30-Second Shakespeare: 50 key aspects of his works, life and legacy, each explained in half a minute sounds trivial, but it isn’t. The purpose of this short, beautifully presented and fully illustrated guide is not to feed vain show-offs with sound-bites to give them something clever to say at dinner parties but, as Ros Barber puts it in her 30-second introduction, ‘to make Shakespeare interesting and comprehensible by cutting out the waffle’.
Thus the reader is invited to peruse this lively compilation of micro-essays in any order, to learn about the different themes that dominate Shakespeare’s plays, his crafty use of language, his knowledge of law, medicine and history, the context in which he wrote his plays, the problems that surround his biography and, of course, his almighty legacy.
By cutting out the waffle, Barber and her team of Shakespearean scholars have shorn the narrative of all but one or two of the silliest myths that have dogged the Shakespeare story since Charles Knight attempted the first full-length biography in 1843. ‘So what is the appropriate speed for enjoying Shakespeare?’ asks Mark Rylance in his 30-second foreword. ‘Thirty seconds? Fine with me.’ The whole book takes just an hour to read and is full of vitality — one of the most refreshing books on Shakespeare that I have come across.
By contrast, The Shakespeare Circle is a weightier anthology of 25 academic essays about individuals who knew, or are said to have known, Shakespeare. It is published by the Cambridge University Press ‘in partnership’ with the Shakespeare Birthplace Trust, to which both of its editors are closely connected — Stanley Wells, as ‘honorary president’, and Rev Dr Paul Edmondson as ‘head of knowledge and research’. Subtitled An Alternative Biography, its editors explain that their purpose is to ‘find something of Shakespeare reflected — or perhaps refracted’ — in the various portraits that their contributors have drawn up.
Lack of historical data is a problem. We know little about Shakespeare’s siblings or his interactions with them and there is no unequivocal evidence to show that he was personally acquainted with any of the great literary figures of his day. In light of this, Edmondson and Wells encourage their contributors to express their ‘longing’ for historical data through ‘speculation’.
The results are interesting. Most of them exploit this licence to make Shakespeare appear more middle-class and better connected than the documentary record would otherwise suggest. David Fallow speculates that Shakespeare originally came to London as a wool-broker, which may help to explain why his monument at Stratford originally portrayed a man clutching a wool-pack; Lachlan Mackinnon speculates that Shakespeare’s elder daughter, Susanna (who could not recognise her husband’s handwriting), was a Latinist: ‘maybe she playfully noted the odd false construction’. Only Germaine Greer goes against the grain, having ‘decided’ that Shakespeare’s younger daughter, Judith, was a serving maid who could ‘write well enough’, despite the fact that she could not sign her name.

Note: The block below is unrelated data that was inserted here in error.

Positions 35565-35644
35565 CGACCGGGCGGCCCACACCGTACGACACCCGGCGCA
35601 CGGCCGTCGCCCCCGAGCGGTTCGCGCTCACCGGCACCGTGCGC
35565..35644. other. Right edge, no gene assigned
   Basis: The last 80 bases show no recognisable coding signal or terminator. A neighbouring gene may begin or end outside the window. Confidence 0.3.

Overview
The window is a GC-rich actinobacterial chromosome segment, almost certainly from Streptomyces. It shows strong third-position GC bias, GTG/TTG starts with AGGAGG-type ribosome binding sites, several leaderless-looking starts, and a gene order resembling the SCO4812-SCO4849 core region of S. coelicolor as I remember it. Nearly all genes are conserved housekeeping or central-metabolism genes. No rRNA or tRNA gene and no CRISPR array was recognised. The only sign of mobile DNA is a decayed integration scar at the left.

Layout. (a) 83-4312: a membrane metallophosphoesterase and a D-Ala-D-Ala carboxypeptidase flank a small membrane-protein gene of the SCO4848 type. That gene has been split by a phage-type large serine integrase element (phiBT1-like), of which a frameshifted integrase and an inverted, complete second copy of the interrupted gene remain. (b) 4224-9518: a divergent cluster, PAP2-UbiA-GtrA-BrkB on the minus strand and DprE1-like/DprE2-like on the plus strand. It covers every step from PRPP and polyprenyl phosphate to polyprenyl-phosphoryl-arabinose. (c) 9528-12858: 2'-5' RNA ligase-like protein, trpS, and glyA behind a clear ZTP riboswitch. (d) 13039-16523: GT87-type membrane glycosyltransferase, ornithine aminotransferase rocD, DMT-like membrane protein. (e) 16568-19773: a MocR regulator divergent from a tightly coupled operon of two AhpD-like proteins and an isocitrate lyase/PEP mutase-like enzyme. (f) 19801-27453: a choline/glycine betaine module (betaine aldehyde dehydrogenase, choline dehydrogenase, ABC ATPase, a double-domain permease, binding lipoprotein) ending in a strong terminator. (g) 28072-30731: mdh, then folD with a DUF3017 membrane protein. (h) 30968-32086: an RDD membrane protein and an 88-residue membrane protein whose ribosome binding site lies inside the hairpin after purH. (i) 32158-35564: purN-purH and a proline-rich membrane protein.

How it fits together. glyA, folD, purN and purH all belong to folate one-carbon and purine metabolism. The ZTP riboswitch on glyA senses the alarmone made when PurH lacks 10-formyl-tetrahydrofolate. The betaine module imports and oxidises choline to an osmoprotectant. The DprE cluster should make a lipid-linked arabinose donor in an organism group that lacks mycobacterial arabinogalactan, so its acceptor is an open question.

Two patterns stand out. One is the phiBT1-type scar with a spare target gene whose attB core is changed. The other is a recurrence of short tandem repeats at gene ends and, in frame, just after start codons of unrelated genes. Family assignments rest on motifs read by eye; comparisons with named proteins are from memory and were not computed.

Edmondson has previously written of his and Wells’s Shakespearean work that ‘our approach to the facts and historical evidence is complex and is informed by deep knowledge in order to understand them’. To see what is meant by this we need look no further than Edmondson’s short essay on Shakespeare’s ‘editors’ Heminges and Condell. Here we learn that Shakespeare ‘inherited’ a coat of arms upon the death of his father (but that is not how grants of arms work); we learn that the ground upon which the Globe theatre was built was owned by Nicholas Bland (his name was Nicholas Brend); we learn that Shakespeare performed in Ben Jonson’s Every Man Out of His Humour in 1599 (he didn’t: that’s the wrong play and the wrong year); we learn that Shakespeare’s name appears upon ‘a receipt for scarlet cloth granted by royal patent on 17 May 1603 for liveries at James I’s coronation’ (it was not a ‘receipt’, the cloth was not granted ‘by royal patent’, it was not on ‘17 May 1603’ but on 15 March 1604 and it was not for ‘James I’s coronation’ as James was already crowned King of England). And so the malarkey continues, not only in Edmondson’s contribution, but right across the book which he and Wells claim to have edited.
Neither of them spots that one of their contributors twice miscounts the number of boys’ names in the Stratford register, and yet this document is held in the Birthplace Trust archives, just a short waddle from where Edmondson and Wells presumably have their desks. Nor does either appear concerned that Shakespeare’s grand-daughter is referred to 11 times as ‘Lady Elizabeth Barnard’, indicating that she was of the rank of an earl’s daughter or above. Is it not common knowledge that she was the only child of an untitled provincial doctor?
What’s to be done? Were I the Cambridge University Press I would refuse to do anything more ‘in partnership’ with the Birthplace Trust, and were I in charge at the Birthplace Trust I would gently suggest to my ‘honorary president’ and my ‘head of knowledge and research’ that they make their ‘approach to the facts and historical evidence’ a little less ‘complex’ in future.